the plan is to eventually put the "related reviews" feature mentioned above
there. Right now, links to other review sites and relevant episode guides are included.
- More consistent font use. Headings and navigation bar text are Arial; article text is
Times New Roman. That's it. Exceptions should be very, very rare (I hope). The review text
itself is virtually identical to the way it appeared in 4.x.
- A more rigidly uniform page structure. I was fairly merciless in my application of the
5.0 design, so that whether it's a review, a list of episodes, or something else, objects
and text are all positioned and formatted identically.
- "Top" links on every page. Why not?
- A slightly altered color scheme, although the basic black, white, and blue palette
remains in place.
- Changes in the use of graphics. While the Cynics Corner logo itself didn't change, you
will notice that I'm no longer using versions of it that have a series' logo embedded
inside. This was done in the interest of page uniformity, and also because some of those
embedded logos (particularly the Enterprise one) didn't work very well. One new
graphic is the "CC" logo you see at upper right, which is used on pages like
this one that don't cover any particular series; it's part of the uniform design - I
determined that there must be a graphic in that position. The sharp-eyed among you will
notice one graphic that is missing: The black-to-blue-to-black background image. Yes, it's
true. It was with a salty tear in my eye that I gave good old "bg.gif" its
walking papers. That image actually goes back to the very beginning of the Cynics Corner,
and was used as the background even in the original, inept 1.0 design in the fall of 1997.
Unfortunately, it didn't mesh well with the new design elements (particularly the
"navigation bar"). In addition, the increased use of tables in the 5.0 design
means that each HTML file is noticeably larger in size; the removal of that 17KB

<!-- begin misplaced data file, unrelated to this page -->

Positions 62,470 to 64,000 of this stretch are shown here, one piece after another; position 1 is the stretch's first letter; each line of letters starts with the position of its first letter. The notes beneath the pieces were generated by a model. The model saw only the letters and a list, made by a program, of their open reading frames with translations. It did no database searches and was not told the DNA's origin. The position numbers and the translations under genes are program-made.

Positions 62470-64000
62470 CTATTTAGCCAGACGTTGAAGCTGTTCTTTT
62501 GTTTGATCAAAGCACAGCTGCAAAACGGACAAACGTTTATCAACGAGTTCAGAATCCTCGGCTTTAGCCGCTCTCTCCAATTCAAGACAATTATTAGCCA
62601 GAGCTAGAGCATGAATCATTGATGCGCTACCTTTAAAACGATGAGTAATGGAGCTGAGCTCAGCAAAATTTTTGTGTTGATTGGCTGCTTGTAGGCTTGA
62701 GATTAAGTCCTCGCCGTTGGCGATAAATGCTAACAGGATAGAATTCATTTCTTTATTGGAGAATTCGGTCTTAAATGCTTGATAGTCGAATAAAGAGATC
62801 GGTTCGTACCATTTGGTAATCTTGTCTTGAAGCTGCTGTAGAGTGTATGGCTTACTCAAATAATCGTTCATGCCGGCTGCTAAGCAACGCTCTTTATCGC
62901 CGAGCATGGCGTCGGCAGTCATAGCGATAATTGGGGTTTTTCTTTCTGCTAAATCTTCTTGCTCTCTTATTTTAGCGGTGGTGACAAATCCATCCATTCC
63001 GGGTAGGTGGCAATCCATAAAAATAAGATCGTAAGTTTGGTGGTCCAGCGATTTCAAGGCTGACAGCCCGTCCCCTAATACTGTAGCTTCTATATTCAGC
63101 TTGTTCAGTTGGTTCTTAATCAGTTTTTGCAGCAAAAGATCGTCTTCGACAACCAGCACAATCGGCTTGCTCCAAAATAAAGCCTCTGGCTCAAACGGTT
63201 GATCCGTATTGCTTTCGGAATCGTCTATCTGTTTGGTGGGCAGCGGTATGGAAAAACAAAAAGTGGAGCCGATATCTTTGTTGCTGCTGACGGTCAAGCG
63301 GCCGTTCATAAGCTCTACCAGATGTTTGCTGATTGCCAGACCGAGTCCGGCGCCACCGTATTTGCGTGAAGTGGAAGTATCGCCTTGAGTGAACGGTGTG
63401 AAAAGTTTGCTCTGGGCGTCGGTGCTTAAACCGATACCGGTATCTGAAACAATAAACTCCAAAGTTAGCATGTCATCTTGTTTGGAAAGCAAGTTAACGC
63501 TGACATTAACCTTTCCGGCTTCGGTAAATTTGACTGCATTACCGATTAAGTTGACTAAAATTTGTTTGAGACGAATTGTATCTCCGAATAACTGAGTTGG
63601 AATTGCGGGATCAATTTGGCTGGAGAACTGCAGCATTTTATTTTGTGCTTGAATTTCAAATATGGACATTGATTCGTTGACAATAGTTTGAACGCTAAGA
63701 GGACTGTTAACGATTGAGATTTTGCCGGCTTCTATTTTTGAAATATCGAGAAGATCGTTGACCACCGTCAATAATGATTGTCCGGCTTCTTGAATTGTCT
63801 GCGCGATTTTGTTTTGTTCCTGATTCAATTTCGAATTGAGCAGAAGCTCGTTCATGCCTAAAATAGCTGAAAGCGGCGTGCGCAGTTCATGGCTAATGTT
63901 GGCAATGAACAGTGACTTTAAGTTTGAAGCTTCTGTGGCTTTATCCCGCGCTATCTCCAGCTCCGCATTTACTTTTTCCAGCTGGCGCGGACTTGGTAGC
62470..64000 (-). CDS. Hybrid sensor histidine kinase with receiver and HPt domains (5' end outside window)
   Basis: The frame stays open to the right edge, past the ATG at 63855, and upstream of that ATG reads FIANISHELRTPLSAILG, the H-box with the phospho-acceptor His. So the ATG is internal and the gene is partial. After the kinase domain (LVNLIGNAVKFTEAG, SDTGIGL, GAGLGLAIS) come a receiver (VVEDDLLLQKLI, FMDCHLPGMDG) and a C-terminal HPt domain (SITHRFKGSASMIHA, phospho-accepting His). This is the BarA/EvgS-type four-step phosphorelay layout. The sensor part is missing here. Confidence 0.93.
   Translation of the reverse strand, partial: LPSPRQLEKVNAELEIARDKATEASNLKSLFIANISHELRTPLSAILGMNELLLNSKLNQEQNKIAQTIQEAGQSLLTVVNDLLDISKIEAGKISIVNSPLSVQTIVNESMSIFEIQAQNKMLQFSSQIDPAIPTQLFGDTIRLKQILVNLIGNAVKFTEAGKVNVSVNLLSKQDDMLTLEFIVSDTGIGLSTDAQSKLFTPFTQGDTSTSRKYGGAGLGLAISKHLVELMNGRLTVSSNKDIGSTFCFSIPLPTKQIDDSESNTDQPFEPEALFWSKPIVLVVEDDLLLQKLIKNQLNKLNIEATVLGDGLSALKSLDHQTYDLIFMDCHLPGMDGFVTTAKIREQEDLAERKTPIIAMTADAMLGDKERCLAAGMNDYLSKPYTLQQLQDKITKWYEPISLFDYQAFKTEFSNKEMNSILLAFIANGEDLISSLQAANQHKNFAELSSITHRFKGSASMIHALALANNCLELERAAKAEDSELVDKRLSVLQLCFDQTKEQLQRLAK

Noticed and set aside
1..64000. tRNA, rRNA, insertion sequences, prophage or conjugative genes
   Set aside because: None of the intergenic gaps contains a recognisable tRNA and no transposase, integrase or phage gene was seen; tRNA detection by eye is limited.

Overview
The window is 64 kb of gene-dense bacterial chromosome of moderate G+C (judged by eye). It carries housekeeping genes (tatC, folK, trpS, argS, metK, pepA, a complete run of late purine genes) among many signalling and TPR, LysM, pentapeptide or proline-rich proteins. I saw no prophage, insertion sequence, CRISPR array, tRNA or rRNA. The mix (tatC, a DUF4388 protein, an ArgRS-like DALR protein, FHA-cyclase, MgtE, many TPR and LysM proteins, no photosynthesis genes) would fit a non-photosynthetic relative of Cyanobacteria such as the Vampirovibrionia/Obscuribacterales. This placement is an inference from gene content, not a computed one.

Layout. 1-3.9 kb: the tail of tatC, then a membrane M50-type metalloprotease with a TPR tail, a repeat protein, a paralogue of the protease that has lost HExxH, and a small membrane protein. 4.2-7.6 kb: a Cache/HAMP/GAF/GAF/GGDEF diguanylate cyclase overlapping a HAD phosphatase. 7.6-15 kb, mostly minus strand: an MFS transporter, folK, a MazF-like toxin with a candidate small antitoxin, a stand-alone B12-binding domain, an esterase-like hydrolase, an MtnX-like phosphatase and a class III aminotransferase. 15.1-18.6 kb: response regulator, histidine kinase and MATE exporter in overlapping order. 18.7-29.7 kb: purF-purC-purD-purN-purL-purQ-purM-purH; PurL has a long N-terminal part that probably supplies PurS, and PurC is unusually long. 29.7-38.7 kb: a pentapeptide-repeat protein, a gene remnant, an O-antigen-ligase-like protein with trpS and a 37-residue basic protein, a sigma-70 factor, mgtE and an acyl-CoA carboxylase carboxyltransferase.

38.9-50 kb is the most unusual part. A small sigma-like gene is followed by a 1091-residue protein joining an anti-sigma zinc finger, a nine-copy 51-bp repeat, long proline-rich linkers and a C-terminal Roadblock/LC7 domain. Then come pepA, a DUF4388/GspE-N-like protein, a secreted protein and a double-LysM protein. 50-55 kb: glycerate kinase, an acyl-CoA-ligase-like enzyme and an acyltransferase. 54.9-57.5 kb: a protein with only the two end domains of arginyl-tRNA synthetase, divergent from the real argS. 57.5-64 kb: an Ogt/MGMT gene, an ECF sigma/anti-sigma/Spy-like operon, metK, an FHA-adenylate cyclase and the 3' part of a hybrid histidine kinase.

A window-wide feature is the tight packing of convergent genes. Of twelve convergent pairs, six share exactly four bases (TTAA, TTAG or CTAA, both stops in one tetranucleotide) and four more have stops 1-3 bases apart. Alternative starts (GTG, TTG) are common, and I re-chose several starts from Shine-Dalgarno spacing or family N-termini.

background image seemed a reasonable tradeoff so that loading times remain reasonable.
- Inclusion of episode synopses for all reviewed seasons. Last season, after a number of
reader suggestions, I started including episode summaries on each season page, but I
didn't go back and add them to previous seasons. Now I have, and what an ordeal that was
("'Scientific Method?' What the hell was that one
about?"). The bright side is that it made the reformatting seem less painful by
- Assorted minor alterations and corrections.
In short, it may not seem very different, but in a lot of ways it is. It's a design
that I should be able to grow with for the foreseeable future.
All pages were tested using various versions of Internet Explorer, Netscape, and Opera
on a Windows machine, and I think that all the bugs have been worked out. I've always been
committed to supporting users of text-based browsers (owing largely to the fact that when
I started the site, those were all my sorry machine could run). After limited testing with
Lynx, I can tell you that the new design will function for those browsers, but it won't be
pretty. I don't have access to a Mac or Linux machine, but I don't believe there is
anything "eccentric" in this design that could cause problems on those or other
platforms. If you find pervasive problems with the site on non-Windows machines, let me
know (crosses fingers). For that matter, anyone who sees any bugs, or who simply wants to
praise or vilify the new design, is welcome to drop me a line at firstname.lastname@example.org.